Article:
The Federal Reserve’s Statement on Longer-Run Goals and Monetary Policy Strategy, first adopted in 2012 and repeatedly renewed since then, attempts to reconcile the wisdom of Friedman, Bernanke, and others with the dual mandate by stressing that while “the inflation rate over the longer run is primarily determined by monetary policy … the maximum level of employment is largely determined by nonmonetary factors that affect the structure and dynamics of the labor market.” Through this skillful use of language, the Fed finesses its way out of this fundamental problem: it can – and does – set for itself a specific, two percent target for inflation, but cannot possibly set a similar numerical objective for unemployment. Nevertheless, the foundations for successful monetary policymaking should be set more firmly, through clear statutory guidance, and not based only on the rhetorical abilities of current Fed officials. It would be preferable for Congress to resolve this issue once and for all, by replacing 1977’s dual mandate with a new one focusing on inflation alone.

Why might the new 2019 Congress accomplish this small but important task? The reason has to do with the peculiar – but very welcome – combination of low unemployment and inflation prevailing in the United States economy today. Ordinarily, Democrats in Congress would join with “doves” at the Fed to support more accommodative monetary policies that might work, at least temporarily, to promote job creation. With unemployment now at just 3.7 percent, however, it is very difficult to argue that the Fed should do more to stimulate the labor market. Meanwhile, Republicans usually side with “hawks” at the Fed to argue for tighter monetary policies that keep inflation in check. But while inflation has very recently converged back to the Fed’s two percent target, since 2008 it has run consistently below that target, making it equally difficult to argue that the Fed needs to work harder to suppress inflation.

To explain this curious state of affairs, we only need to recall what Milton Friedman saw in the data many years ago: that unemployment is affected by many factors that lie well beyond the Fed’s control. Today’s very low rate of unemployment surely reflects, in part, the aging of the American labor force, since older workers are far less likely than their younger counterparts to leave or lose their jobs. And low unemployment reflects, as well, a troubling mismatch between the skills that businesses demand and those that potential workers have, which keeps many Americans out of the labor force completely. In the official statistics, these “discouraged workers” are counted as neither employed nor unemployed; hence, the 3.7 measured rate of unemployment overstates the true strength of the labor market. Of course, the Fed also monitors trends in labor force participation to get a more accurate sense of the job opportunities available to all potential workers.  But it remains true that these trends in labor force participation, like those in the unemployment rate itself, reflect problems relating to demographics, technological change, and education that Federal Reserve policy cannot possibly address.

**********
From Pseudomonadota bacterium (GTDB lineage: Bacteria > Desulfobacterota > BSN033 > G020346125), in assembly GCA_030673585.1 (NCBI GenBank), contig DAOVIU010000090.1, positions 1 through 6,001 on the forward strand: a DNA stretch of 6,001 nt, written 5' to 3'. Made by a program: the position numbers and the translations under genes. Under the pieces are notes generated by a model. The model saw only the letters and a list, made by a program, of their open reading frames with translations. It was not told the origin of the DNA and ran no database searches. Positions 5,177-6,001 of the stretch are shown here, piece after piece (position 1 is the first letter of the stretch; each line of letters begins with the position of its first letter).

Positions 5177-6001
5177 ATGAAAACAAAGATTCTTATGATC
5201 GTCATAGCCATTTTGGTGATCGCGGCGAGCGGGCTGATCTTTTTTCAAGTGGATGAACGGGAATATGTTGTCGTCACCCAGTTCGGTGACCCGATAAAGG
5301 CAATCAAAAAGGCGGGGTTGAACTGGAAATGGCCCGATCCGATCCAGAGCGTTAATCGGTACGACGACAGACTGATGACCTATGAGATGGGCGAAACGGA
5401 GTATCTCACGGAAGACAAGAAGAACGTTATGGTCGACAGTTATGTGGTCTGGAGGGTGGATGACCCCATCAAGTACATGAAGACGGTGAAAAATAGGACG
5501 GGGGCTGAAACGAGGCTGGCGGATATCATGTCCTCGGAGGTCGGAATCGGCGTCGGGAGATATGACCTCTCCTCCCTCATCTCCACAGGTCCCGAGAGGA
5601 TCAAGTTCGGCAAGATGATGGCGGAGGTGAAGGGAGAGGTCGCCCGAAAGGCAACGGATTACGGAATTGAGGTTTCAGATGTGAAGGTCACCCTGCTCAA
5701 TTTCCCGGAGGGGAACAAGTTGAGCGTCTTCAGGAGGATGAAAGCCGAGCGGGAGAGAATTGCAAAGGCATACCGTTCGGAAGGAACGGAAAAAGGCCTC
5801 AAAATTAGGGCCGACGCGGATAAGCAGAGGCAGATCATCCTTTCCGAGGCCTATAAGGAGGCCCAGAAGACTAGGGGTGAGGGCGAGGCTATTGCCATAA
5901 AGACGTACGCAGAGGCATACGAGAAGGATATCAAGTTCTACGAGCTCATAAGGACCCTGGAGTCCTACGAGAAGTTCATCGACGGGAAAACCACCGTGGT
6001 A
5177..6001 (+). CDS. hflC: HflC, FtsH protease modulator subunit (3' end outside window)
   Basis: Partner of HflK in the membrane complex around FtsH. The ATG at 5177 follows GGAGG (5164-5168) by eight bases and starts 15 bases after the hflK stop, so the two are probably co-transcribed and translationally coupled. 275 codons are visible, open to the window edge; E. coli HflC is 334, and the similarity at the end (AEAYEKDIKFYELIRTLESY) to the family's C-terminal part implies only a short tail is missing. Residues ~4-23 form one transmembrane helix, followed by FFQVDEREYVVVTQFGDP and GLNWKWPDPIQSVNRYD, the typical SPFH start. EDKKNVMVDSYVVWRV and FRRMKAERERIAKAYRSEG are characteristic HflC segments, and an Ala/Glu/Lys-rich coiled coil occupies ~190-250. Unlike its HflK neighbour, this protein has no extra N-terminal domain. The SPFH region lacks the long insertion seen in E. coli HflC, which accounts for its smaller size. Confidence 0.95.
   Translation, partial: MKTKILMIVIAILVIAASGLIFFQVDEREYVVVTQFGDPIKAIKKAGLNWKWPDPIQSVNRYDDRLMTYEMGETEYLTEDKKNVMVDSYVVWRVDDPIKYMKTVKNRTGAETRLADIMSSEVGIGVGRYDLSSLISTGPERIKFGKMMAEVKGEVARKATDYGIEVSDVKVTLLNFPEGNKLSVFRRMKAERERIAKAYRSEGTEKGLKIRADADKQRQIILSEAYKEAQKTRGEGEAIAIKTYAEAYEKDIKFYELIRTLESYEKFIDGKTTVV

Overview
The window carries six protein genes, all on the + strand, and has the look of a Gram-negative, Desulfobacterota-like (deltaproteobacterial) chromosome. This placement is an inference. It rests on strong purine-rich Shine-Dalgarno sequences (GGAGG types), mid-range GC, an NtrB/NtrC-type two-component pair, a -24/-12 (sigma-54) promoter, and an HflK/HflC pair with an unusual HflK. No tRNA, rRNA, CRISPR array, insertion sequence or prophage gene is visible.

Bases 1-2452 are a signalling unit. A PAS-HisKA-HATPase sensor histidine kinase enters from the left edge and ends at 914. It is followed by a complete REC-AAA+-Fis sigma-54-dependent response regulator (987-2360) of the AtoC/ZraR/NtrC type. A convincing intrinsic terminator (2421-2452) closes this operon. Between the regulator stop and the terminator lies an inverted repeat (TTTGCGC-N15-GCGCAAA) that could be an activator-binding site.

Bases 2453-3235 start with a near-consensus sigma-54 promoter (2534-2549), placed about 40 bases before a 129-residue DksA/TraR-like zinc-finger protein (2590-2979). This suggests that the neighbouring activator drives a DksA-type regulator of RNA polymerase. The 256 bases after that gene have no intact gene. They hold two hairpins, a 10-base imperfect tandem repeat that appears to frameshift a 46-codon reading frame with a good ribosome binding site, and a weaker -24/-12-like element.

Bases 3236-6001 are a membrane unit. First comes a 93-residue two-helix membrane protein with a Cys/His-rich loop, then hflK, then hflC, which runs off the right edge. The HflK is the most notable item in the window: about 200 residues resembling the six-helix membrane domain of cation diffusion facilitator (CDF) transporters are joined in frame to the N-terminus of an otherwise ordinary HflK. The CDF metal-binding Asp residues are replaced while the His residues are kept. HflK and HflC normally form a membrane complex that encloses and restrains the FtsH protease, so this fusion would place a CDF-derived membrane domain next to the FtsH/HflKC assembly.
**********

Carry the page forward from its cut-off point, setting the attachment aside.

Instead, Congress must tackle these problems itself, leaving the Fed to focus solely on inflation. In particular, if inflation falls back below the two percent target, as it has done repeatedly over the last ten years, the Fed will need to pause in its current campaign to raise interest rates, so as not to choke off the ongoing economic expansion. But if inflation climbs beyond the two percent target, the Fed will have to raise rates more rapidly, to avoid a persistent overshoot of the target that would require an even more costly correction later on.

In 2019, Congress could help the Fed focus on what matters most to all Americans – prolonging the economic expansion by keeping inflation low and stable, as close as possible to the two percent goalpost. Congress could do this through a bipartisan effort that replaces the dual mandate with a single goal to stabilize prices alone.

Peter Ireland is a Professor of Economics at Boston College and a member of the Shadow Open Market Committee, an independent group of economists focused on improving monetary policy, organized with the help of the Manhattan Institute and Economics21.

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Photo by Tyler Merbler via Flickr.